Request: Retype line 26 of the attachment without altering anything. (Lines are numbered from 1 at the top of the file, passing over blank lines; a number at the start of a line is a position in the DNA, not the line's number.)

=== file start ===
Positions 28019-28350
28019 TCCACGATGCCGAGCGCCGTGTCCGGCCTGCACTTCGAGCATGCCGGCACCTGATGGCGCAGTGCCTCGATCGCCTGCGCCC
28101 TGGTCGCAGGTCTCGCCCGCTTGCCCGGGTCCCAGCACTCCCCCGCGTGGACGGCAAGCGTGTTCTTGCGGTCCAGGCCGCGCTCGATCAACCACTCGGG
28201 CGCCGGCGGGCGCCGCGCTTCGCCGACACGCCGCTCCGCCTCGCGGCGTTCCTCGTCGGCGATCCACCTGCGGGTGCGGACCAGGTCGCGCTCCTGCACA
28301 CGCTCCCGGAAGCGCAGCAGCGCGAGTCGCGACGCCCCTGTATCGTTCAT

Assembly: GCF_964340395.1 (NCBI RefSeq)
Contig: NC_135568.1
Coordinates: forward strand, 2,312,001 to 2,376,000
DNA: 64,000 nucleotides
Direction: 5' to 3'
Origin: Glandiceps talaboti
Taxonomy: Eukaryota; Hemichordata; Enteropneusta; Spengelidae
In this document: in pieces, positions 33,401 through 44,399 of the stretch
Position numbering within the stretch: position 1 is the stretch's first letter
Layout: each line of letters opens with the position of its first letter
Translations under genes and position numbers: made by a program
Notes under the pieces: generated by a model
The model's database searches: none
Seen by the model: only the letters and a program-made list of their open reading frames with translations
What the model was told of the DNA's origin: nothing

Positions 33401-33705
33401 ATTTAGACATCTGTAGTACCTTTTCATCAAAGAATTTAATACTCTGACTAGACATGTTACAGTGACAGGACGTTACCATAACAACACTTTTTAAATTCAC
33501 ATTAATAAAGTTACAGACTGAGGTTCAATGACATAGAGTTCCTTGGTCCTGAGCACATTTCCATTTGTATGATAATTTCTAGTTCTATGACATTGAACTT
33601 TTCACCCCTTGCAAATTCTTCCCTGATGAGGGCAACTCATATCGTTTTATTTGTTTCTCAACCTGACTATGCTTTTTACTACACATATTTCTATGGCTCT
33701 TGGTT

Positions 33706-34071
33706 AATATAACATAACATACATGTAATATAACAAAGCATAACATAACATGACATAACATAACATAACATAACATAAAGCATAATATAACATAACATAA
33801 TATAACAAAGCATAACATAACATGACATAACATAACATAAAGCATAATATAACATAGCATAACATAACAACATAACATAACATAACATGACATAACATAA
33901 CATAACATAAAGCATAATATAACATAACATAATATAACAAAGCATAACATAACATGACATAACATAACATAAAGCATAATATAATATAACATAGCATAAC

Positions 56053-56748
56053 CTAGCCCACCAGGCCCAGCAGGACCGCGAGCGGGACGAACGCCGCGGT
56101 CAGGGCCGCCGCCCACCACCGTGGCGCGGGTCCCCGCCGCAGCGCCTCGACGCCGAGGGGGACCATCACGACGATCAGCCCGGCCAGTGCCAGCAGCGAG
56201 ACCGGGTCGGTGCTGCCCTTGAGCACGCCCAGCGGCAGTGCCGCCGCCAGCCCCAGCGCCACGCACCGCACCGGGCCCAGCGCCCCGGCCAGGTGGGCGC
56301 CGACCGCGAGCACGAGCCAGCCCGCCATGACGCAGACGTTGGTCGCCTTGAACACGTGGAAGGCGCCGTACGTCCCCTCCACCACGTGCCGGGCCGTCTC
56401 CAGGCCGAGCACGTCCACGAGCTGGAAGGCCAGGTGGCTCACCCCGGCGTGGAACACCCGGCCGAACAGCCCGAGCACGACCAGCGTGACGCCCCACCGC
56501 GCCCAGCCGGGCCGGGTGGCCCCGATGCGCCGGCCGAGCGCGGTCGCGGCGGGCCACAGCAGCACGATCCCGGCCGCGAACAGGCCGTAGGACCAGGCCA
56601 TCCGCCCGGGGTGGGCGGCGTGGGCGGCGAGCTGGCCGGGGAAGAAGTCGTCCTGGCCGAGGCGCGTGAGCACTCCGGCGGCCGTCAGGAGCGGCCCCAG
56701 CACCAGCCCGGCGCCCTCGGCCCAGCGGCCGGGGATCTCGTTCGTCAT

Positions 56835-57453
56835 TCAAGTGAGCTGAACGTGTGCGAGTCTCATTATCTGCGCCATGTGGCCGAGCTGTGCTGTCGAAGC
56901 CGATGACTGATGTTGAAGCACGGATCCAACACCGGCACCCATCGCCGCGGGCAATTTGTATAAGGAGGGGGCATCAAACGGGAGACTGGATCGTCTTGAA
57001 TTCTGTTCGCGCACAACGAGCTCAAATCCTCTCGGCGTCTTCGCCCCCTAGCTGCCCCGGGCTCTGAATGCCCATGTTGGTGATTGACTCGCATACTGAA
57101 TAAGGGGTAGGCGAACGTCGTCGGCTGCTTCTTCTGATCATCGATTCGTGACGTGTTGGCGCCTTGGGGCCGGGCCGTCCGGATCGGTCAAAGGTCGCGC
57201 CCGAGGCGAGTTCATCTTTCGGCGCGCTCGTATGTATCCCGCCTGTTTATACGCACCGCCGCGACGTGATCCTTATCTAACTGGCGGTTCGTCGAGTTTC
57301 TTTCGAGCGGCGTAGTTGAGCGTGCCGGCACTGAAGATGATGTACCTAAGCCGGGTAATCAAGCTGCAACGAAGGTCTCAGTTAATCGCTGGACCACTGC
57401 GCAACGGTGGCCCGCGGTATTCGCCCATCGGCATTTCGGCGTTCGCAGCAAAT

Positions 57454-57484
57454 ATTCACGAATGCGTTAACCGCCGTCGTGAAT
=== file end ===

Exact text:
Positions 33706-34071